Review by Gordon Justesen
Wahlberg, Kurt Russell, John Malkovich, Gina Rodriguez, Dylan O’Brien, Kate
Director: Peter Berg
Audio: Dolby Atmos
Video: Anamorphic Widescreen 2.40:1
Features: See Review
Length: 107 Minutes
Release Date: January 10, 2017
“I don’t want to die!”
“You’re not going to die, trust me!”
An effective recreation of the worst environmental disaster on record, Deepwater Horizon is both a potent fact based story and a huge technical marvel, more so in the latter. Director Peter Berg is a super skilled big scale filmmaker who has garnered a knack for telling true life stories and honoring real life heroes (demonstrated to great effect in his newest film, Patriots Day). And he also directed Battleship, which I’m not ashamed to admit I enjoyed.
He and star Mark Wahlberg have now made three harrowing films about different sets of people overcoming horrific, tragic events and living to fight another day. This focuses on a disastrous explosion aboard the titular oil rig, which occurred in April of 2010. It resulted in 11 deaths and gallons upon gallons of oil spilled into the Gulf of Mexico.
Through his expert filmmaking skill, Berg recreates the events in fly-on-the-wall fashion, following a set of characters as they set to board Deepwater Horizon to work away for several weeks away from their loved one. The main focus is Mike Williams (Wahlberg), the Chief Electronics Technician of the crew. Other key characters include crew supervisor Jimmy Harrell (Kurt Russell), navigation officer Andrea Fleytas (Gina Rodriguez) and oil worker Caleb Holloway (Dylan O’Brien).
Also on board is BP rep Donald Vidrine (John Malkovich), who is there to oversee everything and to remind everyone else on board that profits are to be made. But even as Mike reports that there’s a great bit of faulty equipment on the rig, Vidrine insists that there’s no sign of danger as they continue to drill the ocean for oil. Then before you know it, an explosion occurs.
As mentioned earlier, Deepwater Horizon is a huge technical feat. Watching it, you really feel like you’re there amongst the horrendous destruction, all of which is captured in jaw dropping form by director Berg and cinematographer Enrique Chediak. And though it doesn’t establish the strongest level of character development (in its defense, the movie only takes place during the course of one day), you do end up caring about the characters and hope that many do survive.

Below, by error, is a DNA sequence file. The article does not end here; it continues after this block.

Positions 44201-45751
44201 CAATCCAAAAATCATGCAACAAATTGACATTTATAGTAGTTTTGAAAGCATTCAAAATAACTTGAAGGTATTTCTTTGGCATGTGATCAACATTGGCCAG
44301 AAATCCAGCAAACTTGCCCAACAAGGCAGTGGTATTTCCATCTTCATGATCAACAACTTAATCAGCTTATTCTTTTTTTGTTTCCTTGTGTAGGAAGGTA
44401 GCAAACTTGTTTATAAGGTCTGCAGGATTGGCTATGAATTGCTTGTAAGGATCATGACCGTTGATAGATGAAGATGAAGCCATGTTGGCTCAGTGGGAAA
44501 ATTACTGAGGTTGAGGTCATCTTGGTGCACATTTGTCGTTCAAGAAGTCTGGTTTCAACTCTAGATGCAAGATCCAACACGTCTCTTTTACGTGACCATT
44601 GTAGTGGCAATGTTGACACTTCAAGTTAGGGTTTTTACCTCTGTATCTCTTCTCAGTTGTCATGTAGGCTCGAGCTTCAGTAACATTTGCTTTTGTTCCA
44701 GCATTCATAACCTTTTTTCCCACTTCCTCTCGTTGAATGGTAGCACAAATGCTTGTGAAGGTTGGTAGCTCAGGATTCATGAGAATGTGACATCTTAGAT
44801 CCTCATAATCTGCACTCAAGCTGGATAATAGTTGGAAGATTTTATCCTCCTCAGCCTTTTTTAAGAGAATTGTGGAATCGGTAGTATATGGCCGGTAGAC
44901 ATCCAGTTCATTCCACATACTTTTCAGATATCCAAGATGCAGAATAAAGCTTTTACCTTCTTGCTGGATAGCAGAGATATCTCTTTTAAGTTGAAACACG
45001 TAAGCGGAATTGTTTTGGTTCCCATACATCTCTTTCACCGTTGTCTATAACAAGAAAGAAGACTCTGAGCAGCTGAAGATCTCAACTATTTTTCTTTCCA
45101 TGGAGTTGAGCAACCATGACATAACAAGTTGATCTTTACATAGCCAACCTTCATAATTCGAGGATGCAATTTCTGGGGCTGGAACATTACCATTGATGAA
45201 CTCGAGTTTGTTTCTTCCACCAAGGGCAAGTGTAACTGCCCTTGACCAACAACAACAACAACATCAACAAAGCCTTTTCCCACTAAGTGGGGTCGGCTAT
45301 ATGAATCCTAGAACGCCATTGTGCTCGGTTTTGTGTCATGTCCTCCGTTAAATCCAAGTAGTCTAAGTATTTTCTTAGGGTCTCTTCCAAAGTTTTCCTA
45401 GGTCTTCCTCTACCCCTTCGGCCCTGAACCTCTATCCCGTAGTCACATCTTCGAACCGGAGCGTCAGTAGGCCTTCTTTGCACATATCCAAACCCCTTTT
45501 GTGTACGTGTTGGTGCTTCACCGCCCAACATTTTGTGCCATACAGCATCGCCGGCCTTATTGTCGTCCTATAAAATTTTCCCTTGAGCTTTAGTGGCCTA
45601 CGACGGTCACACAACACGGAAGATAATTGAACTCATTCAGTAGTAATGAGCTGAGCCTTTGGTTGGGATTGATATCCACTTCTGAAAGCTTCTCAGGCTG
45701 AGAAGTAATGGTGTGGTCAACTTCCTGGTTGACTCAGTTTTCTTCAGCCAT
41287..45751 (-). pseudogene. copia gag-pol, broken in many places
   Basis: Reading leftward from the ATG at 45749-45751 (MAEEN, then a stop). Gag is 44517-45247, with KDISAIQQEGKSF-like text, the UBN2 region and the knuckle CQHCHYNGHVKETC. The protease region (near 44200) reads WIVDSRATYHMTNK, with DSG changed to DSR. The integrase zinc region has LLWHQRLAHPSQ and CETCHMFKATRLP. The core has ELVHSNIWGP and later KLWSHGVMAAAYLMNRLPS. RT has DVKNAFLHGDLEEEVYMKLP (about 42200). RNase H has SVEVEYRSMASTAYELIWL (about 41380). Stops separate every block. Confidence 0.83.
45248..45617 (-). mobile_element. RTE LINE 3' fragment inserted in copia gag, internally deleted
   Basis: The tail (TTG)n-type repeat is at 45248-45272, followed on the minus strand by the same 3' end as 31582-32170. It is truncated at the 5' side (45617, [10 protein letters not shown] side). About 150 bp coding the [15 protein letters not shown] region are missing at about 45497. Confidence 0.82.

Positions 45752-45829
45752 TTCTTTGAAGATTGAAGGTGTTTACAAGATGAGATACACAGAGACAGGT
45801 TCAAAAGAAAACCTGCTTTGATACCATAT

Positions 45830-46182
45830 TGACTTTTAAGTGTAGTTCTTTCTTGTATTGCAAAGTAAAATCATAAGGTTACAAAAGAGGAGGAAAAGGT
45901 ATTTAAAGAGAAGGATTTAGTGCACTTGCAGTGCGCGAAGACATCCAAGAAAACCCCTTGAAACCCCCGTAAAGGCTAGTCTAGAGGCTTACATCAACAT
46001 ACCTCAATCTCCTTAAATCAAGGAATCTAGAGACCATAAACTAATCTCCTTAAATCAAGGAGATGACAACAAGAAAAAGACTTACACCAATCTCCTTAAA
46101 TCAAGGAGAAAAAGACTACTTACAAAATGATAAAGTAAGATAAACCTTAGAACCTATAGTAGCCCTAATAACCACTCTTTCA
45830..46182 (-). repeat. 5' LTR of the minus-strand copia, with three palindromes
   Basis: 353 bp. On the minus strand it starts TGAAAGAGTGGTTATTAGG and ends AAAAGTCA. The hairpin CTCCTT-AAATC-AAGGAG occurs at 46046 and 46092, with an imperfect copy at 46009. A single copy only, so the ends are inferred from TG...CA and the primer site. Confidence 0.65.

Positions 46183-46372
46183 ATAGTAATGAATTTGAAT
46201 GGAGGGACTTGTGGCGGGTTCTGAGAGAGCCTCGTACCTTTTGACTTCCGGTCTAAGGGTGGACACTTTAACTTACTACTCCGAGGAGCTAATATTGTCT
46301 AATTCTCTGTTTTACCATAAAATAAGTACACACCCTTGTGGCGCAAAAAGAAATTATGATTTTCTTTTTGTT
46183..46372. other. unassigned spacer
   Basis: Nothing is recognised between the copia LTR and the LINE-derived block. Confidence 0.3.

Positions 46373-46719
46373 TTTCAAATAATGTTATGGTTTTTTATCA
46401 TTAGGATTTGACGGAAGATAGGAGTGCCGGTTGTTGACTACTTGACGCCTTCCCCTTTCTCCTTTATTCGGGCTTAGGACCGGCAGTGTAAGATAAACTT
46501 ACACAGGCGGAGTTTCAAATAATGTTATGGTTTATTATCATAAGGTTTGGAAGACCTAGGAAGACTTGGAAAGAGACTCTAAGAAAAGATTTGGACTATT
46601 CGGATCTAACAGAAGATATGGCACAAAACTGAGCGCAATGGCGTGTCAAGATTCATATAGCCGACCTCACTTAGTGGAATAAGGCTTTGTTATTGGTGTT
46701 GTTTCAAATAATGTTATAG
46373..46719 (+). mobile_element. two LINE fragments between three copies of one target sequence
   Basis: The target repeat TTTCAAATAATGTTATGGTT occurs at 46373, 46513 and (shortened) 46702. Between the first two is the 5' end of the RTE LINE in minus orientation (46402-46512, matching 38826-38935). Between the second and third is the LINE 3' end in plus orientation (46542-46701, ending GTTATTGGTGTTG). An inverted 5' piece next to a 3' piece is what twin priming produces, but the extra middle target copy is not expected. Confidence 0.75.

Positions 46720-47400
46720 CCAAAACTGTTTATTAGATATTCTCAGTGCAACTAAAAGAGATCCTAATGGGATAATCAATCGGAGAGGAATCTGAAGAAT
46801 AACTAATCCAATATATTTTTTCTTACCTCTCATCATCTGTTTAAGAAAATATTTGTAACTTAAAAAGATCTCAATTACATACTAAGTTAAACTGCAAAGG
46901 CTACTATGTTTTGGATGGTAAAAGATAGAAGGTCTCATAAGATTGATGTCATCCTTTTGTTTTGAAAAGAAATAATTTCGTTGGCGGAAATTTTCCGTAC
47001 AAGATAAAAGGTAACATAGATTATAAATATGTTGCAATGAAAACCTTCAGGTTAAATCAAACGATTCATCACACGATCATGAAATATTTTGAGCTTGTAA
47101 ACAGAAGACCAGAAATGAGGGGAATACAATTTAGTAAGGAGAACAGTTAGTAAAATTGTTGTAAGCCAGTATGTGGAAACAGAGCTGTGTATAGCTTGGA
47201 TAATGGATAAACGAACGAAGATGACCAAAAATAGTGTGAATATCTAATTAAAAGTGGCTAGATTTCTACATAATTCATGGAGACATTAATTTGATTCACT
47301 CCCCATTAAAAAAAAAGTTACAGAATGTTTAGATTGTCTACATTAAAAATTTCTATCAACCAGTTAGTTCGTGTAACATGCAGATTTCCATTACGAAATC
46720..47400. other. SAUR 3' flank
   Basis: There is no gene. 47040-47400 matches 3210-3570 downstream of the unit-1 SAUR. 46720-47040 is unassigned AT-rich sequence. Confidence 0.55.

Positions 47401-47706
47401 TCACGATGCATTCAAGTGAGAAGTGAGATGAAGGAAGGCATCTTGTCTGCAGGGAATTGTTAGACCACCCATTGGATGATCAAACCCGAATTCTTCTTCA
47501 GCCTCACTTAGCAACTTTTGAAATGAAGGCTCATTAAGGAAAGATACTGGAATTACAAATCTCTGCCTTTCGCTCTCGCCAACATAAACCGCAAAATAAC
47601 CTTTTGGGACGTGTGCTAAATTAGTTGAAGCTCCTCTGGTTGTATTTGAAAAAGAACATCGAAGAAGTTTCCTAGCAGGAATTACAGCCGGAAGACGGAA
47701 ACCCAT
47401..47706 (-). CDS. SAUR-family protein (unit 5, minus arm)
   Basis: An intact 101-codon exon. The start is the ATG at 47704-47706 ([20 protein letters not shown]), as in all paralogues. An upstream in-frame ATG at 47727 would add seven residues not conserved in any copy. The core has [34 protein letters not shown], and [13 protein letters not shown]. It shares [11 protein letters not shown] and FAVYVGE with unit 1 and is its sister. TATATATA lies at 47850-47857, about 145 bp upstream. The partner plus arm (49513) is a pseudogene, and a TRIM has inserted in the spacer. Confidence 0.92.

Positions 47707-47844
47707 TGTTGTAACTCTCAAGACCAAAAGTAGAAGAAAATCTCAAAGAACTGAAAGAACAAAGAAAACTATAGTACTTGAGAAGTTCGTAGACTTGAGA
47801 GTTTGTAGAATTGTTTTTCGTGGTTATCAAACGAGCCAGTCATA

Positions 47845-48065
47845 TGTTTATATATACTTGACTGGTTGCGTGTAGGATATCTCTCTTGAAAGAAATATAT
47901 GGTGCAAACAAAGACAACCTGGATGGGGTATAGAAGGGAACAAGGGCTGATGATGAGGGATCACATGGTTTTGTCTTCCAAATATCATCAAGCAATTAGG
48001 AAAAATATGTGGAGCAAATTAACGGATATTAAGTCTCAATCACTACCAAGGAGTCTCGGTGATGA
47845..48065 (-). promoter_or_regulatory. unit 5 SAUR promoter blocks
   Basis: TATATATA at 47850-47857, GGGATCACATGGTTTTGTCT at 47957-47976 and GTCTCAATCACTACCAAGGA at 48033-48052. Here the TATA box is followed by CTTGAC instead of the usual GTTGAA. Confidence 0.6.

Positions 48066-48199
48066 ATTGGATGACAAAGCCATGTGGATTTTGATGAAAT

Tense, extremely well paced and barely taking a moment to breathe, Deepwater Horizon once again showcases Peter Berg’s immense skill at telling fact based stories through top flight filmmaking. It doesn’t exploit the story one bit, but rather honors the men and women who aimed to save as many lives as possible in the face of extreme danger, and does them justice even more by including footage of the real survivors in the concluding moments. And from a technical standpoint, it’s one of the best movies in recent memory.
This Blu-ray release from Lionsgate features a marvelously crisp presentation. A good portion of the movie consists of dark levels, as much of the destruction takes place at night, but even with that the 1080p captures all the intense action in riveting form, thanks mostly to the rendering of some major impressive effects work used in these scenes. Whenever fire bursts on the screen, you feel it right away.
A couple weeks into 2017 and we already have a top candidate for the best audio release of the year. The Dolby Atmos mix, which is basically Dolby TrueHD 7.1 if you aren’t set up to play an Atmos mix, is magnificent and appropriately assaulting on your hearing senses as it should be. And even before the disaster strikes, the sound mix does a remarkable job of bringing to life the oil rig environment through great use of background sounds at every area aboard it. But when the disaster kicks in, be prepared for a Blu-ray sounding experience you won’t forget, as every single explosion and crumble is captured through the sound channel in riveting form!
Some very good extras on this Lionsgate release, including a near hour long documentary titled “Beyond the Horizon”, which consists of individual focus of a cast or crew member and showcasing what they brought to the production. There’s also a featurette titled “Captain of the Rig”, which focuses entirely on director Peter Berg and the vision he brought to the production. Rounding out the extras are three additional featurettes; “The Fury of the Rig”, which looks at the set design and stunt work, “Deepwater Surveillance”, which takes a more up close look at the setting via raw footage, and “Work Like an American”, which features stories about real workers like the ones depicted in the film.
Deepwater Horizon is easily one of the more effective disaster movies ever made. Director Peter Berg continues his streak of telling true heroic stories by way of impressive big scale filmmaking. And the Blu-ray is a must watch experience, featuring a sound mix that is nothing short of reference quality!